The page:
In R v Secretary of State for Home Fepartment, ex parte Mohammed Fayed [1996] too, Lord Woolf MR held that had Section 44 of the British Nationality Act 1981 not expressly dispensed with the need for reasons to deny an application of the for naturalisation the common law would have demanded them.

Elsewhere, in Stefan v The General Medical Council [1999] – which saw the House of Lords hold that the General Medical Council were under a duty to give reasons for suspending a practitioner indefinitely – Lord Clyde stated that, despite there being no general duty to give reasons, there was a strong argument that what were once regarded as exceptions to the rule may now be the norm, such that cases where reasons are not required may be taking on the appearance of exceptions. 

Not All One-Way Traffic

Nonetheless, all of the preceding cases ought not to be taken as signalling the demise of the rule that there is no general duty to give reasons at common law. In R v Ministry of Defence, ex parte Murray [1998] COD 134, Lord Bingham CJ restated the principles regarding the duty to give reasons in conservative terms. Reiterated the lack of a general duty, he made it clear public interest may demand that reasons ought not be given for a number of factors, including where:

  • It would impose an undue burden on the decision-maker;
  • It would demand the articulation of inexpressible value judgments;
  • It would invite people to scour reasons for grounds of challenge.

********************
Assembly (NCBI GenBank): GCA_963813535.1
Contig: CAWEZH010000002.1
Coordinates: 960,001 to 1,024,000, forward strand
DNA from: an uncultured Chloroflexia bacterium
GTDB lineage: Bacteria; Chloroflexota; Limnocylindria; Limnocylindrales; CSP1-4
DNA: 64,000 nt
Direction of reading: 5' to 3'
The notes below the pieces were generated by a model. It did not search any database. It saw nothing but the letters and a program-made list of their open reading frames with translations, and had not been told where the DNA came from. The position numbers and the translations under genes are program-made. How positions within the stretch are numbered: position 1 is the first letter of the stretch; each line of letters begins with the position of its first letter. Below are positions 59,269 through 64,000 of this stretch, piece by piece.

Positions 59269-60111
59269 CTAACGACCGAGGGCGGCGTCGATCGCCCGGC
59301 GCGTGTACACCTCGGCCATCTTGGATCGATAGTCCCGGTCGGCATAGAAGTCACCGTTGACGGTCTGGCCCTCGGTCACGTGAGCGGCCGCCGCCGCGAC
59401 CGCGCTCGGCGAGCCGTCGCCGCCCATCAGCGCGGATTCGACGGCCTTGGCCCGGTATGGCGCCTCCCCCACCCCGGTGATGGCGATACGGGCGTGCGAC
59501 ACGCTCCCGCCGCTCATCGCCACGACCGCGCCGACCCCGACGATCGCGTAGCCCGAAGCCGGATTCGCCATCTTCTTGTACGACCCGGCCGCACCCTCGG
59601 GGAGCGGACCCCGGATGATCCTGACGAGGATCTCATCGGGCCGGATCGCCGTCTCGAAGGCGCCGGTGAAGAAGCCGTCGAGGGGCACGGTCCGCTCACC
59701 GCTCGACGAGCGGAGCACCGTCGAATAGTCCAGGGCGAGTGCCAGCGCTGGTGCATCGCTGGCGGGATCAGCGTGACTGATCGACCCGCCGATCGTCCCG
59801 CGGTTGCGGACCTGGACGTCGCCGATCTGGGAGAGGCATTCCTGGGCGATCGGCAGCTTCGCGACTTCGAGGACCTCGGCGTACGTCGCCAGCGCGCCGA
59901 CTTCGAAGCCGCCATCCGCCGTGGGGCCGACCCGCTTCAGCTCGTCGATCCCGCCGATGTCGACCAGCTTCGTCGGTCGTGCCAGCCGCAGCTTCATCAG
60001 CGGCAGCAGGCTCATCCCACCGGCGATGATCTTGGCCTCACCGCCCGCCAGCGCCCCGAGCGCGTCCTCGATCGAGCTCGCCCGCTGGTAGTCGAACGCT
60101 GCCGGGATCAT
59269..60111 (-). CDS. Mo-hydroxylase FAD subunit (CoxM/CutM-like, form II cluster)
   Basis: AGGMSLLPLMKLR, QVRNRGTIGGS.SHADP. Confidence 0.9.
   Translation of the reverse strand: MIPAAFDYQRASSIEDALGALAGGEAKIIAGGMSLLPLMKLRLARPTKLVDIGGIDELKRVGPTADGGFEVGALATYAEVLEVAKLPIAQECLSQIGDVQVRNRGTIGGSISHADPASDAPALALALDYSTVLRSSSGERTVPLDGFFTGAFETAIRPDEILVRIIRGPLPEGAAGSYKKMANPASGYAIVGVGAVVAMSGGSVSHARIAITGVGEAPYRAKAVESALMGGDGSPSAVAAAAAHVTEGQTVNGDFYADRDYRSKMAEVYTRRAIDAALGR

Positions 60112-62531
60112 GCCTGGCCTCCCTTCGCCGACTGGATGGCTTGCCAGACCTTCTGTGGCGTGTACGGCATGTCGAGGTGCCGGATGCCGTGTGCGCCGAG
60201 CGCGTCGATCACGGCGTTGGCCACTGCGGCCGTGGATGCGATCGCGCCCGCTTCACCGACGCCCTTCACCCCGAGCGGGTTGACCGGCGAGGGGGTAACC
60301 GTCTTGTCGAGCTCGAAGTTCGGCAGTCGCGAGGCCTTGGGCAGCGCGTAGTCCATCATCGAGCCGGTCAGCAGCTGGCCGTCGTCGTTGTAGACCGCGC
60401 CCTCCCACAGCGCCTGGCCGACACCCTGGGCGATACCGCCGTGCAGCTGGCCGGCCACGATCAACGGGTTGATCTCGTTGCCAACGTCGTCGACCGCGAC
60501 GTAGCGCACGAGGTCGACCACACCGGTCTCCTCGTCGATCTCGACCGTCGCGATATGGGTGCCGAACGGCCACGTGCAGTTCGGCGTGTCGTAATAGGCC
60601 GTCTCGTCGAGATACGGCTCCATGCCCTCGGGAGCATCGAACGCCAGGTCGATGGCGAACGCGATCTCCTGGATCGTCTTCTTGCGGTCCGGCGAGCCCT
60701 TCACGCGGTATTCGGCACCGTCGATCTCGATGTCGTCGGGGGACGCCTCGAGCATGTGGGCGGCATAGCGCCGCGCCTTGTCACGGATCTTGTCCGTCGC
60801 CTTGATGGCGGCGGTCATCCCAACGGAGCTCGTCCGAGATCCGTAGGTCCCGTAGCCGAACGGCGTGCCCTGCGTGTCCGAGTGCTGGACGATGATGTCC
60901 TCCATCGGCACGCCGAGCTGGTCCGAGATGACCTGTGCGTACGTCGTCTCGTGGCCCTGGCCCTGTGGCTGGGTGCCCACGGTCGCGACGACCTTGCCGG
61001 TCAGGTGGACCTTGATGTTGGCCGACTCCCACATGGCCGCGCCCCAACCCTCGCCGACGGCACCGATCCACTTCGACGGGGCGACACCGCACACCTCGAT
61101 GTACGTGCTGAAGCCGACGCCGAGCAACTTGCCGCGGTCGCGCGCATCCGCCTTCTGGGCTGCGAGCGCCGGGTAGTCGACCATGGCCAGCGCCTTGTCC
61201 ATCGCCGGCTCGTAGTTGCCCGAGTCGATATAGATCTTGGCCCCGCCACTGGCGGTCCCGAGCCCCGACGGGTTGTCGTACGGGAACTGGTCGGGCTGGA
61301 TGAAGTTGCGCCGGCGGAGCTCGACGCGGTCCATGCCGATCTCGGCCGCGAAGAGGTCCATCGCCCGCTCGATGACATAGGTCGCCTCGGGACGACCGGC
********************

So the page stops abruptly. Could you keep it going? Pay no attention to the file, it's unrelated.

However, Lord Bingham CJ’s reasoning is problematic: the factors upon which he relies are spurious at best. After all, it is to be expected that all decision-makers have reasons for their decisions – so why sharing them would be so onerous is unclear.

Yet, courts in other cases followed the approach from R v Ministry of Defence, ex parte Murray [1998] COD 134: in R (Hasan) v Secretary of State for Trade & Industry [2008], the Court of Appeal denied any duty to give reasons where a claimant challenged the decision of the Secretary of State to grant licences for the export of military equipment to Israel. Earlier in R v Kensington and Chelsea RLBC, ex parte Grillo [1996] 28 HLR 94, the Court of Appeal also held fairness did not require reasons to be given for a local council’s decision that the accommodation offered to the applicant was suitable. Furthermore, it must not be overlooked that the decision in R v Universities Funding Council, ex parte Institute of Dental Surgery [1994] itself stands as authority for the general rule.